Sunday, 25 April 2010

First Plein Air of the year

Much as I love painting in the outdoors, since returning from our travels I've not been up to standing at the easel in the cold as the old back has been playing up so getting out in the last couple of days has been fun. Yesterday I headed up to the entrance to the Martindale Valley in the Lakes and stopped at a point with a view back along the lake.

As I remarked in an earlier post, getting a start again after a while away doesn't make it easy and this piece suffers from a lack of confidence and hurrying back for lunch before making the adjustments that it requires. So for better or worse here it is. It would be good if you feel able to point to ways to improve this.

Ullswater - Oil on canvas board 12" x 10"

10 comments:

Caroline said...

I think you have made a confident start. The sky is very nice and the fore ground rock stands out well to the front of the painting. Cooling down in colour tones the distant hills will improve the perspective. I look forward to seeing the next stage Mike.

Peter Ward said...

Apart from the large foreground rock feature Mick, the other mountains back to front all have similar colour and values. Lighten the distant mountains using bluish shades and gradually darken the others as they move forward. I'm not an oil painter but that's what I'd do with a watercolour

Mick Carney said...

Caroline - I agree, cooling down is what is required with the distant hills. I also need to create some differentiation of tone in the id ground.

Peter - Thanks, the similarity in value is an issue that needs addressing. At the moment the various layers merge because of the similar values.

Ron Guthrie said...

Hi Mick,
I agree with Caroline and Peter on the distance handling. I think the rocks need some more work. Maybe some use of a knife to lay in some sharp edges that are very defined. I'm not the pro with rocks so take that for what it's worth. I'd plug away some more on this if only to learn more on handling a scene like this. Too many times we get caught up trying to make each painting a finished work instead of useing some as learning tools. You've got the passion Mick and that's 90 percent of the battle.

Mick Carney said...

Ron - Thanks for the advice. I'm in two minds as to how to progress this, work on this small plein air piece or use it to inform a larger work. Your suggestion of continuing to work on this just might be the key to getting a better painting out of it. Thanks a lot.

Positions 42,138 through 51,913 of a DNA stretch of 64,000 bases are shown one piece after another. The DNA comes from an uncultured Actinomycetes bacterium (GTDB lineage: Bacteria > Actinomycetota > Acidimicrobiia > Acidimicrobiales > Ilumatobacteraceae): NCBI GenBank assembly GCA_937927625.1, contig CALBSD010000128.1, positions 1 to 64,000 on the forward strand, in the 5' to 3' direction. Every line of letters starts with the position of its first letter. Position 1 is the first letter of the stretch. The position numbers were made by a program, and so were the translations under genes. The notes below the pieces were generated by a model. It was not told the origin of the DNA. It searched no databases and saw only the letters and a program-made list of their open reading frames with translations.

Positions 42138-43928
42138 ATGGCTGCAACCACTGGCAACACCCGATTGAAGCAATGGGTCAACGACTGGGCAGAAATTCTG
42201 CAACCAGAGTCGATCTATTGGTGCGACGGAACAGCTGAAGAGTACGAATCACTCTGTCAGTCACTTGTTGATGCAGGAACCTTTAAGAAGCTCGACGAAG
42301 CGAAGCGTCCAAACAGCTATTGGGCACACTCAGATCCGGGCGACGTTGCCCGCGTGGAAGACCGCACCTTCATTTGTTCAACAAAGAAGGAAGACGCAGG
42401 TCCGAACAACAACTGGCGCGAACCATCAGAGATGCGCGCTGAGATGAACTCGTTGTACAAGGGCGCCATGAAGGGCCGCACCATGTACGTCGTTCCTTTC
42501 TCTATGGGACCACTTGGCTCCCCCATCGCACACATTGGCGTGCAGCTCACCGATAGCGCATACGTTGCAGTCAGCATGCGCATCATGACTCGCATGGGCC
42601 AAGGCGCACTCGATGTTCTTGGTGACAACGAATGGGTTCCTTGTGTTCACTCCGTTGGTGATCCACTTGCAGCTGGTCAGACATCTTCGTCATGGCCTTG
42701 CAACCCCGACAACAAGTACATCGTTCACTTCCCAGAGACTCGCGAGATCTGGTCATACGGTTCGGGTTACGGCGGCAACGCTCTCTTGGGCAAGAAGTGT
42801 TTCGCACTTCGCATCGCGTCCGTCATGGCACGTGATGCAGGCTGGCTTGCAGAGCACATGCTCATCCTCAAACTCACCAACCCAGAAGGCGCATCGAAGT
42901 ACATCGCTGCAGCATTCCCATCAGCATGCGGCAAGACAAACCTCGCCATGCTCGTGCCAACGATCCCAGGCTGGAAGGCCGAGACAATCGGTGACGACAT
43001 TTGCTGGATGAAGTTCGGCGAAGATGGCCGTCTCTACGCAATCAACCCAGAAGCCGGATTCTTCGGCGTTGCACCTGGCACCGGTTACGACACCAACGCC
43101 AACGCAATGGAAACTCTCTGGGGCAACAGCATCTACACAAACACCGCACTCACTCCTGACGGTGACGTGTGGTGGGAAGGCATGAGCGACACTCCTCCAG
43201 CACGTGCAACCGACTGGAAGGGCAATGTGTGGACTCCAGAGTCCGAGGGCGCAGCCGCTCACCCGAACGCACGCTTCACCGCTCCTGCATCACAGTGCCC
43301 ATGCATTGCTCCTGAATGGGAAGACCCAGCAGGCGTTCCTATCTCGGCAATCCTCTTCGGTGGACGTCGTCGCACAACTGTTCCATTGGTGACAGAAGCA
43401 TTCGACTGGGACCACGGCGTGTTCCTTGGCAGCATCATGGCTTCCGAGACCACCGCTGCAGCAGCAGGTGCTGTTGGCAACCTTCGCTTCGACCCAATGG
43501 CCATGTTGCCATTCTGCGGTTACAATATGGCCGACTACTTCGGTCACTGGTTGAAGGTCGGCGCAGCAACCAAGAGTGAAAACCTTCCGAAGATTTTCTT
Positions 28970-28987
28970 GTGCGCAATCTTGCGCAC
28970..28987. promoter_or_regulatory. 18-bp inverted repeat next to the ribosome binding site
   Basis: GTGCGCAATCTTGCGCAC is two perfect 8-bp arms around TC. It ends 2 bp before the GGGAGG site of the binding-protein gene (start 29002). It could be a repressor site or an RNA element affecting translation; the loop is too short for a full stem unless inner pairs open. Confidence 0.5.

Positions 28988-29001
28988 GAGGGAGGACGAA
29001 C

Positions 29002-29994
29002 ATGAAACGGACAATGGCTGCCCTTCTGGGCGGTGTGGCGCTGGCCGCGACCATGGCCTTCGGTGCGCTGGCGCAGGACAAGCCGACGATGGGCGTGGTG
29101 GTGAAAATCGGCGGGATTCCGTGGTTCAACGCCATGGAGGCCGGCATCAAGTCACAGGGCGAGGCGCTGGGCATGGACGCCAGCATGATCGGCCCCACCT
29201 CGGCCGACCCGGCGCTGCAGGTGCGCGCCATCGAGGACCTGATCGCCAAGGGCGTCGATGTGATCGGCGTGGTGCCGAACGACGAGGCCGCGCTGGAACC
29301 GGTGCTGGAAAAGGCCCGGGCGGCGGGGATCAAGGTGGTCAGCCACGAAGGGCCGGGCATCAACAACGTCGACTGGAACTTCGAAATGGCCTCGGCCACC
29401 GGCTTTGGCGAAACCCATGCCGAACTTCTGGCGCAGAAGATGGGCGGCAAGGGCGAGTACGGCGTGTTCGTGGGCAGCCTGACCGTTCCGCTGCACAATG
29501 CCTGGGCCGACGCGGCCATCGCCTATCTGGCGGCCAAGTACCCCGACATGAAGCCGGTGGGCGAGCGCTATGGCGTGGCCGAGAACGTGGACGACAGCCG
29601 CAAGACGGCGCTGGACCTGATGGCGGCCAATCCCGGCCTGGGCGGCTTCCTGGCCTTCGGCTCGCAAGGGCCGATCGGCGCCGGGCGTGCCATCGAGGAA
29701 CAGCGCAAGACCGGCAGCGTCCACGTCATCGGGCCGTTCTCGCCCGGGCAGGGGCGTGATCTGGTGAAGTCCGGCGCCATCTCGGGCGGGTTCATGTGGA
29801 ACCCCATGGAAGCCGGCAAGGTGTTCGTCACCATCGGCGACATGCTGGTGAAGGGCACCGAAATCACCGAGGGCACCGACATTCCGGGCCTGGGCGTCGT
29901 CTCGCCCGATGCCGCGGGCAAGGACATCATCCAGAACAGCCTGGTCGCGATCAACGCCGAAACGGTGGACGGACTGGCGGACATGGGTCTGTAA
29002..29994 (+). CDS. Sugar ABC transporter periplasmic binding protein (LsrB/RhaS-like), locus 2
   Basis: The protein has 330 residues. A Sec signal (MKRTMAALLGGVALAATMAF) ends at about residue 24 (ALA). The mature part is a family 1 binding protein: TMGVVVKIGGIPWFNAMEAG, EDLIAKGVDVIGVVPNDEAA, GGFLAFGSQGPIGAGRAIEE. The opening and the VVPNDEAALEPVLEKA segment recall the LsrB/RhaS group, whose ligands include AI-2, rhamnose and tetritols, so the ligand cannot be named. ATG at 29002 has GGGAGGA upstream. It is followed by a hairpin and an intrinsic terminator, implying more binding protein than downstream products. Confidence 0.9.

rob ijbema said...

yes you've got a fore and middle ground but no distance
remember mick you have to over do it to create distance (3d) on a 2d surface
go for broke!

Mick Carney said...

Rob - Thanks for stopping by. It's going to take me a session or two to get my head around all of the things I need to remember, they haven't become second nature as yet. If I repeat this then I'll certainly take your advice.

Bill Cramer said...

Lot of good suggestions here already. My only other thoughts concern the composition. The top of the cliff runs about parallel to the hill behind and the foreground grass is parallel the bottom of the picture. I try to avoid stuff like this. Also, I'm not sure if it's the lake or the rocks you're interested in here. Hill, lake and cliff are all about the same size. Plus, you've kinda split the canvas in half. Man, am I being critical! But only because I struggle with this sh*t, too, when it shows up in my work. I'm a lot harder on myself!

You might try moving things around to suit the composition more - you are the master of the universe when painting! Did you sketch it out first? If it were me, I'd sketch it out a few times at home or in the field and then do another. Sketching it out beforehand is a little like the carpenters old lesson, "Measure twice, cut once." Cheers, Bill

Mick Carney said...

Bill - as always sound advice. It was done in the field and as yet I haven't got my head together well enough to pose myself all of the necessary questions to pull it off. Yours is the sort of criticism that I love, it is through it that I will eventually improve. I find it far more difficult to make sound judgements in the field. Decisions seem easier when you have the time afforded by working in the studio.

Bill Cramer said...

I have a tendency to rush things, but I find if I spend just a little more time setting up the composition and sketch it out first I get better results. Of course, if you haven't much time you may have to go right to the panel, but still take a bit more time getting it right. You can fix some values and colors later in the studio, but rarely can you fix the drawing.